A FLUID CONSUMPTION PATTERN BASED ON PLAIN WATER AND MILK IS ASSOCIATED WITH BETTER HYDRATION
Adam D. Seal1, Dimitris Bougatsas2, Giannis Arnaoutis2, Demosthenes B. Panagiotakos2, Evan C. Johnson3, Jeanne H. Bottin4, Spiridoula Tsipouridi2, Stavros A. Kavouras1, FACSM 1University of Arkansas, Fayetteville, AR; 2Harokopio University, Athens, Greece; 3University of Wyoming, Laramie, WY; 4Danone Research, Palaiseau, France
Children consume various fluids in order to cover daily water needs. However, the contribution of different beverage categories to hydration is unclear. PURPOSE: To examine whether various fluid intake patterns are associated with hydration, as indicated by urine osmolality. METHODS: Two hundred and ten healthy Greek children (height: 1.49±0.13 m, weight: 43.4±12.6 kg, body fat: 25.2±7.8%), 105 girls and 105 boys, were asked to collect their urine for 24 hours while conducting normal daily activities. For two consecutive days they were instructed to record their fluid consumption using a provided fluid diary including type, amount, and time of fluid consumed. A trained nutritionist evaluated total water intake and categorized beverages into 6 drinking groups. Urine samples were analyzed for color, specific gravity, and osmolality. Factor analysis with the Principal Components method was applied to extract dietary patterns from 6 drinks or drinking groups. Linear regression analysis evaluated the associations between the extracted dietary patterns and hydration levels deriving from 24h urine osmolality. RESULTS: Component 1 was mainly characterized by consumption of milk and fresh juice but not packaged juice, component 2 by regular soda and other drinks but not water, component 3 by fresh juice and other drinks, component 4 by packaged juice but not regular soda, component 5 by water and milk and component 6 by fresh juice. Component 2 was positively correlated with high urine osmolality (P<0.001), whereas Component 5 was negatively correlated with urine osmolality (P<0.001). CONCLUSION: A fluid consumption pattern that features water and milk was associated with better hydration. Contrastingly, a drinking pattern featuring regular soda and other drinks but not water was associated with inadequate hydration.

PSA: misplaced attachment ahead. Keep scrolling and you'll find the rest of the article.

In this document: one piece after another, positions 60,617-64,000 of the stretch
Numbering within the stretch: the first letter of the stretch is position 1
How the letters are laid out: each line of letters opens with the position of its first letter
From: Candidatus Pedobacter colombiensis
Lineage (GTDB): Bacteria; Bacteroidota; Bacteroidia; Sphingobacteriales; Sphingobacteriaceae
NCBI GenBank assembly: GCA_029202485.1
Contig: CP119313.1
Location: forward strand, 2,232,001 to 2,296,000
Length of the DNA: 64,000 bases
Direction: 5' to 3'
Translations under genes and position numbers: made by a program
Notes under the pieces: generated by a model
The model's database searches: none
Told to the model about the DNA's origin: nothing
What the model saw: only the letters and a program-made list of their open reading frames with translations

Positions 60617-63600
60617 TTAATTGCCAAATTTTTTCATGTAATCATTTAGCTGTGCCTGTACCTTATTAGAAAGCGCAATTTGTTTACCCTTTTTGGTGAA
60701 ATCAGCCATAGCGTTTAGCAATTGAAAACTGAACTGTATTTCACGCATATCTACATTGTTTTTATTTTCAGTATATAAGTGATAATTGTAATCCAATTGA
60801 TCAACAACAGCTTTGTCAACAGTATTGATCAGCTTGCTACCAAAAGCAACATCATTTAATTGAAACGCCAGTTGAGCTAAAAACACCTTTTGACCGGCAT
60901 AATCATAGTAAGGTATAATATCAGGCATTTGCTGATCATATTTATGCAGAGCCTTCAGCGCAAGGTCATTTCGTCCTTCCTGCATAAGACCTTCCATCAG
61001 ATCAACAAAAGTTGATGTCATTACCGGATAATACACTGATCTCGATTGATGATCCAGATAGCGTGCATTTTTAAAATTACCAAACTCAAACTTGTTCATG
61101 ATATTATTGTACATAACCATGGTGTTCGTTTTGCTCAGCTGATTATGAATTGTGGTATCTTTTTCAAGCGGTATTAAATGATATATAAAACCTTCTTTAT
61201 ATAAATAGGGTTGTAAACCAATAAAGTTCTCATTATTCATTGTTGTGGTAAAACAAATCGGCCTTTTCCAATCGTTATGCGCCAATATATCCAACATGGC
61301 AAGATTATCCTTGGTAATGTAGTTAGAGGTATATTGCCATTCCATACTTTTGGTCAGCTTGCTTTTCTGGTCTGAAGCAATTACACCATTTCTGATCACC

Grant Funding: Danone Research, 91767 Palaiseau, France
Seal, AD; Bougatsas, D; Arnaoutis, G; Panagiotakos, DB; Johnson, EC; Bottin, JH; Tsipouridi, S; and Kavouras, FACSM, SA
"A FLUID CONSUMPTION PATTERN BASED ON PLAIN WATER AND MILK IS ASSOCIATED WITH BETTER HYDRATION,"
International Journal of Exercise Science: Conference Proceedings: Vol. 11:
4, Article 26.
Available at: https://digitalcommons.wku.edu/ijesab/vol11/iss4/26